National Meeting on Precision Medicine and Cancer in American Indian & Alaska Native Communities

Precision medicine is an emerging approach for cancer and chronic disease treatment and prevention that takes into account individual variability in genes, tissue and tumor profiles, environment, and lifestyle for each person. Many American Indian and Alaska Native communities suffer disproportionately from cancer. To understand how research and precision medicine can inform cancer needs in these communities the Stephenson Cancer Center at the University of Oklahoma will host a meeting to dialogue with researchers and community partners in Oklahoma City, OK, on Thursday, Nov. 10, 2016.

GUEST SPEAKERS include Congressman Tom Cole (OK-04) and Dr. Douglas Lowy, Acting Director of the National Cancer Institute. The primary group of invitees will be scientists and community partners at NCI-designated cancer centers.

AUDIENCE Due to broad interest, the invitees are expanded to include cancer center directors, cancer program directors, cancer researchers, tribal and AI/AN partners and communities.


Bobbby Saunkeah, RN, MSHCE, CIP

Cheryl Willman, MD

David Wetter, PhD

Denise Dillard, PhD

Dorothy Rhoades, MD

Judith Kaur, MD

Linda Burhansstipanov, MSPH, DrPH

Mark Doescher, MD, MSPH

Paul Spicer, PhD

Sanya Springfield, PhD


Shobha Srinivasan, PhD

Claire Turmelle

Wade Williams, PhD



Dr. Douglas Lowy

National Cancer Institute


Congressman Tom Cole (OK-04)

US House of Representatives


Please click on the agenda items below for more information about specific sessions including learning objectives, session facilitators, and location.

Registration and Check-In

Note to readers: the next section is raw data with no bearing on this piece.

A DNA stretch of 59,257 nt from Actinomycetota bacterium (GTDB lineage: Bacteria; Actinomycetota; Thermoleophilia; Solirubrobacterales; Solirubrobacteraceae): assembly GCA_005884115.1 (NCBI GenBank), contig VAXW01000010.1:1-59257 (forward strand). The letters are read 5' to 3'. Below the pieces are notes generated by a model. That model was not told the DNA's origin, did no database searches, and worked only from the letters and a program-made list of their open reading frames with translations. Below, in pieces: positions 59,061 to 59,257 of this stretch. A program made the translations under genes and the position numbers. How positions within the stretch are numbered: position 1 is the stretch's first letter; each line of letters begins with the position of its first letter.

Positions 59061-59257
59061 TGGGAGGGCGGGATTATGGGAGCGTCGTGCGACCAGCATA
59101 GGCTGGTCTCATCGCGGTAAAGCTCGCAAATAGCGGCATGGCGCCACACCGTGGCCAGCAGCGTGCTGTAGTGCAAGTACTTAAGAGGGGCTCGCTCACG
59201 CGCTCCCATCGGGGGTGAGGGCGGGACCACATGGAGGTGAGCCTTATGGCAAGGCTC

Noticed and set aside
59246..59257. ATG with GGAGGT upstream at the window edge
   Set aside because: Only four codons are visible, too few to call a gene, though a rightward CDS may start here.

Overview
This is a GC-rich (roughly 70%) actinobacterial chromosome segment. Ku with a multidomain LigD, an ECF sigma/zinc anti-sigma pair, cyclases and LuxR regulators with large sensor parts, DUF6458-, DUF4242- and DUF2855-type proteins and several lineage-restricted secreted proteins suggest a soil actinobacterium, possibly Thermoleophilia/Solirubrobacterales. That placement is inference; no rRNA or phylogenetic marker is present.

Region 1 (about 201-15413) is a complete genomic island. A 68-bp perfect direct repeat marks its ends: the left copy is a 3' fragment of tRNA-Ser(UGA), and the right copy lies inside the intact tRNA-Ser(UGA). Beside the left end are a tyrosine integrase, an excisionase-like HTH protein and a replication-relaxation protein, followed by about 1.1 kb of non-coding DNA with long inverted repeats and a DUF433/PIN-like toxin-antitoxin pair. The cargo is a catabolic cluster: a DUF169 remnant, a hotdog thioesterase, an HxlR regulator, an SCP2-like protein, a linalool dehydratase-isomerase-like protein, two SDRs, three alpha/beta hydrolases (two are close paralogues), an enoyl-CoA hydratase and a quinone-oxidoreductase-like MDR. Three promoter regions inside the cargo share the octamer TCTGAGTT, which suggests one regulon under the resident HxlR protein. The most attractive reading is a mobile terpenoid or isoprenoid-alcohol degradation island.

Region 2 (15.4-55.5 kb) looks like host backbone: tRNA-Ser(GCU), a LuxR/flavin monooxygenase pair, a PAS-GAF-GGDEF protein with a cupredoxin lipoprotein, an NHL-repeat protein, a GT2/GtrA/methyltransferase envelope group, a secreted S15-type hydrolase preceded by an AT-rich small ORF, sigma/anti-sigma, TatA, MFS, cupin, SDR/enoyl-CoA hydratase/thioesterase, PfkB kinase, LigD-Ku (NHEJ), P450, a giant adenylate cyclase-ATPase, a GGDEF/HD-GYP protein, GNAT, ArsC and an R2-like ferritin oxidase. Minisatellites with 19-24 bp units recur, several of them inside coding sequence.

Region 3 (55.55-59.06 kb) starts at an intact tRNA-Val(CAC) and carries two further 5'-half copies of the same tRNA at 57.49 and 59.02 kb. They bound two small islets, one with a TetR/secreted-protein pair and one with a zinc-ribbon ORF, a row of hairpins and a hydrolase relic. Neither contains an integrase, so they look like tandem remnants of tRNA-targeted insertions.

Registration and check-in will begin at 7:30 am. Please follow the signs to the Auditorium lobby on level 2.

A light breakfast spread will be available for all conference attendees.


Samis Education Center

Robert Mannel, MD

Welcome & Opening Remarks


Samis Education Center, Auditorium

Robert Mannel, MD

Priorities: Cancer Disparities in AI/AN Communities

Session I Leads: Dorothy Rhoades, MD (Overview); Linda Burhansstipanov, MSPH, DrPH (Facilitator)

The goal of Session I is to identify priorities in cancer research among AI/AN. The 15-minute overview (Rhoades) will include:

  1. Review national and regional differences in leading cancers among AI/AN
  2. Brief introduction to new direction in cancer research: Precision Medicine
  3. Brief introduction to tribal sovereignty, cultural considerations, and research design

A facilitated discussion (Burhansstipanov) will focus on setting the priorities of cancer research among AI/AN communities. The following list includes questions to consider as possible priorities to participants. This list may also stimulate discussion identifying other research issues relevant to AI/ANs.

  1. Disparities: What are cancer research priorities that have the potential to reduce disparities within AI/ANs? (E.g., how are excessive obesity, diabetes, tobacco use practices truly impacted by ongoing research interventions?)
  2. Environment: How can research about environmental exposures in AI/AN communities explain or contribute to the increases in cancer and other chronic diseases?
  3. Access to quality care: How can research interventions improve AI/AN communities’ access to timely cancer screening, diagnosis, treatment, and quality of life after a cancer diagnosis?
  4. Clinical Trials: How might cancer clinical trials recruitment protocols be modified to include more AI/ANs? (E.g., high blood pressure excludes many AIANs from clinical trials.)


Samis Education Center, Auditorium


All conference attendees are invited to take a 30-minute break. Refreshments will be provided.


Samis Education Center

Remarks by Dr. Douglas Lowy, Director of the National Cancer Institute


Samis Education Center, Auditorium

Principles: Partnerships for AI/AN Cancer Resarch

Session II Leads: Denise Dillard, MD (Overview ); Francine Romero Gachupin, PhD (Facilitator)

The goal of this session,Led by Dr. Denise Dillard and Dr. Francine Romero Gachupin, is to discuss elements of successful partnerships for cancer research in AI/AN communities. It will begin with a 15-minute overview of a successful research partnership followed by a facilitated discussion among attendees.

The 15-minute overview (Dillard) will:

  1. Provide a description of how a research department within a tribally owned/operated health care organization is partnering with AI/AN communities as an example of CBPR.
  2. Highlight three themes of tribal governance of research projects and data, rebuilding trust, and capacity building.